Thursday, 9 September 2010

Robustness in Engineering

In engineering, reliability problems come about for essentially only two reasons 1) mistakes, and 2) lack of robustness. Genichi Taguchi did much to bring to our attention the idea of robustness (making designs insensitive to variation, or “noises”), although others had been there too, notably RSS Fellow and Greenfield medallist Jim Morrison as far back as 1957. Taguchi had some important things to say about strategies for improving robustness, one being that engineers should first look to desensitize their designs to variation through experimenting with design parameters related to geometry, material properties and the like, and not to choose the more obvious path of trying to reduce or eliminate the noises. I will explain some of Taguchi’s ideas, and hope to demonstrate that he didn’t deserve some of the attacks on him by the statistical profession at the time, in stark contrast to the way our profession seems to have embraced the Six Sigma movement with nothing like the same scrutiny afforded to Taguchi’s work.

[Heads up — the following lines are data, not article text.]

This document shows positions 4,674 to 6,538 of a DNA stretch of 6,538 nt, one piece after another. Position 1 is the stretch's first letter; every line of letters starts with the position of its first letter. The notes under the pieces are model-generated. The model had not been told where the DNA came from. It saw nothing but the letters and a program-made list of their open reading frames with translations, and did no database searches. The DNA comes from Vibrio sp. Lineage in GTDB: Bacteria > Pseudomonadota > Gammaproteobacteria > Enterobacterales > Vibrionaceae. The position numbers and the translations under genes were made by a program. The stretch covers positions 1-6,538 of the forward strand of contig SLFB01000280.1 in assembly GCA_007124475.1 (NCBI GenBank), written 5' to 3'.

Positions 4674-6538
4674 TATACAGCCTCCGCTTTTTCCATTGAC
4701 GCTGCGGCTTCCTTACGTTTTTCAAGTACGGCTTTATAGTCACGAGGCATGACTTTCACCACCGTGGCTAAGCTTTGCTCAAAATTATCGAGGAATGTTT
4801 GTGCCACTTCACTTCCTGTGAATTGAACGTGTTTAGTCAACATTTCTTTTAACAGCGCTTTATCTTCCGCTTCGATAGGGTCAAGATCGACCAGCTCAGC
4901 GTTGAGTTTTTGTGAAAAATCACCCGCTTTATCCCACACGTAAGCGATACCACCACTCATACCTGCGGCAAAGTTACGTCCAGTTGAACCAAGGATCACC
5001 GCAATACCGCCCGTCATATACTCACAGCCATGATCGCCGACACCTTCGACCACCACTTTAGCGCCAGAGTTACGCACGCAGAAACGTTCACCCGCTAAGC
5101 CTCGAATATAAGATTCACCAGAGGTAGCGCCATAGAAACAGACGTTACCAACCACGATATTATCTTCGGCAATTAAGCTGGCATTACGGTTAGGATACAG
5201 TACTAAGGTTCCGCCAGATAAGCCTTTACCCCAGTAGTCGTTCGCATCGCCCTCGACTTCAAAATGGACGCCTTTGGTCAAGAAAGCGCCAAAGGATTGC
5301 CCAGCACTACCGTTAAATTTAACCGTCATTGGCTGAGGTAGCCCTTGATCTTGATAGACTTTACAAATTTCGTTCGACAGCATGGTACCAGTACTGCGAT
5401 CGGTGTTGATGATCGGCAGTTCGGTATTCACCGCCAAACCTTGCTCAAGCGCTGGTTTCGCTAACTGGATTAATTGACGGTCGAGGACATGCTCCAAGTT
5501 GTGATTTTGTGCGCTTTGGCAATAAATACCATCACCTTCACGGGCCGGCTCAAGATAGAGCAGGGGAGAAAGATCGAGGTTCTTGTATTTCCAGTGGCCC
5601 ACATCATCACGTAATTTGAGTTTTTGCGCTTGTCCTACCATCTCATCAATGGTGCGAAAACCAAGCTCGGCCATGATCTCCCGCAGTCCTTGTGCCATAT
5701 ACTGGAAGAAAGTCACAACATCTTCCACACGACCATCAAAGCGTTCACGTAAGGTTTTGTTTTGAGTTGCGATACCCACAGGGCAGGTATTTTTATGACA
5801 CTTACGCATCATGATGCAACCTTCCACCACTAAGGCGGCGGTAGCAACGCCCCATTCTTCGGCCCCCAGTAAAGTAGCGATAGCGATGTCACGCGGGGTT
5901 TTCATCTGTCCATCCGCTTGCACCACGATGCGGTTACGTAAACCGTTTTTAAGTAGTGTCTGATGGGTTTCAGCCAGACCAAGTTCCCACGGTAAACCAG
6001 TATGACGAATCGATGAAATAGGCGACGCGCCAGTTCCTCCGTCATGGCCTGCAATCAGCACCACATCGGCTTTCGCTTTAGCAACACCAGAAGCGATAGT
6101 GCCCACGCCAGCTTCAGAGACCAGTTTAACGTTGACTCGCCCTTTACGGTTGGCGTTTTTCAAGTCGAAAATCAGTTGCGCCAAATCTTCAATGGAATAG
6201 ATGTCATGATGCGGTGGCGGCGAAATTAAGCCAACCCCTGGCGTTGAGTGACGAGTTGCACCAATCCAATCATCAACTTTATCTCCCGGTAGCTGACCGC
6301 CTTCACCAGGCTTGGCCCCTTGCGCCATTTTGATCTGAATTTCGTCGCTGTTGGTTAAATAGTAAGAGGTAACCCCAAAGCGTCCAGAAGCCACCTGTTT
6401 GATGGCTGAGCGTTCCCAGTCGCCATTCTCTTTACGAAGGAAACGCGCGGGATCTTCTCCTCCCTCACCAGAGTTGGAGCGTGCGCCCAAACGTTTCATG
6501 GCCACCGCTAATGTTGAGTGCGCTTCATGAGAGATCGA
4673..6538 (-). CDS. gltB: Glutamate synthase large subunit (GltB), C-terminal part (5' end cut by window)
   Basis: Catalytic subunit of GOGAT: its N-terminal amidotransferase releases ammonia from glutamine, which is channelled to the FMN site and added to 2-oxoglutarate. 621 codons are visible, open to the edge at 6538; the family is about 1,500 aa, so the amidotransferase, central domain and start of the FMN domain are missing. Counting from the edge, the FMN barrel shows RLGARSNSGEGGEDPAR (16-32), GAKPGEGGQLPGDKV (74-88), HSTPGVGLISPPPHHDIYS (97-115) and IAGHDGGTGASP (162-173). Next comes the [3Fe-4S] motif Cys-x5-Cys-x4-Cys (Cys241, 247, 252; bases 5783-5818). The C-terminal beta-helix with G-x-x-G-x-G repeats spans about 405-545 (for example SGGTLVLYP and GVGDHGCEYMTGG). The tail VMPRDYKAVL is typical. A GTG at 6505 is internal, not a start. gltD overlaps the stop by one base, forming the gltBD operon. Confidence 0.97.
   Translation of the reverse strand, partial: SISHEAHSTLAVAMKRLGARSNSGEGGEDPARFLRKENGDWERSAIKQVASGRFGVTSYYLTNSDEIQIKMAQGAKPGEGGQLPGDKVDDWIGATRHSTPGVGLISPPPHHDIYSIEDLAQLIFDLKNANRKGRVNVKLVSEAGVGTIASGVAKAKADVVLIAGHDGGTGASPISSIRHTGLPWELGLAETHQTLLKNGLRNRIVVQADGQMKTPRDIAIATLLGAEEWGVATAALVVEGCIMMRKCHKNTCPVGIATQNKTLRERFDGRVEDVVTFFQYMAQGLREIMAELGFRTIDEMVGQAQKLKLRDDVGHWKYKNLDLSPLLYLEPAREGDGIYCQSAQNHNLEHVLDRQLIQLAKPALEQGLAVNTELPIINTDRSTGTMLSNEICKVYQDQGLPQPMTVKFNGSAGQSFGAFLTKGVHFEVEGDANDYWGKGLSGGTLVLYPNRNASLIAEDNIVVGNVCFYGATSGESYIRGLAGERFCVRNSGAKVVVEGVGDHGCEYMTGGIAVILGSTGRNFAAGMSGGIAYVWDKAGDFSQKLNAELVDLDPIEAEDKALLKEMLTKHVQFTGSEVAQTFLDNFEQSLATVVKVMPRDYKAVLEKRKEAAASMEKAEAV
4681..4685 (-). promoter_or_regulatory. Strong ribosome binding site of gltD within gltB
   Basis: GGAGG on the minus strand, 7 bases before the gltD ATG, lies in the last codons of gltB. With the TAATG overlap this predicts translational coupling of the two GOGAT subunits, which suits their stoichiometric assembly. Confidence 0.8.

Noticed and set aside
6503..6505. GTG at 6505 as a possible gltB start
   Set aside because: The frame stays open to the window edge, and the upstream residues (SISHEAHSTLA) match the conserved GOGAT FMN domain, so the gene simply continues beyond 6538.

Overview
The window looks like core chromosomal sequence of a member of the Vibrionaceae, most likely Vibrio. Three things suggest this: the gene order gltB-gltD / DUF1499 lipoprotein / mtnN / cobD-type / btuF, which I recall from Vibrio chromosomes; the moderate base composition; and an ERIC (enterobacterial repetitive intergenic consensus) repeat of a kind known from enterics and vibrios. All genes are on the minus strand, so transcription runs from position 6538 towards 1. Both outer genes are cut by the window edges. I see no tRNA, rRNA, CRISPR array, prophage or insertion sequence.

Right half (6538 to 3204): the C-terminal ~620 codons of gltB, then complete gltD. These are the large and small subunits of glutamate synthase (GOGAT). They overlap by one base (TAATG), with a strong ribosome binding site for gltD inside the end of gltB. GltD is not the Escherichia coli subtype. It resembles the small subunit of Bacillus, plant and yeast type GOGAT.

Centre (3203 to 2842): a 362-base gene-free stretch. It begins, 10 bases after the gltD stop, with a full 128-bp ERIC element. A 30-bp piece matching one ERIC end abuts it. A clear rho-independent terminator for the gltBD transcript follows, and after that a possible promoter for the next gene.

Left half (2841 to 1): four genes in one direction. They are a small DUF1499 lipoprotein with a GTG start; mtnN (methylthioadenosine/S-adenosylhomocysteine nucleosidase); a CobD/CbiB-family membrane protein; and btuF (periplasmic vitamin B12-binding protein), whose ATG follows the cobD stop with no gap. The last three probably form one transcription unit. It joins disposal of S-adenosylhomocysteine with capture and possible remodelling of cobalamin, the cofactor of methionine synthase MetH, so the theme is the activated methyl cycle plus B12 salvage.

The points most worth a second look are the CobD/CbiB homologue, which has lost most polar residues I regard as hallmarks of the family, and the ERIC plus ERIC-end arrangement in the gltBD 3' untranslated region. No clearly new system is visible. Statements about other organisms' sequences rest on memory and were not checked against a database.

Tim Davis

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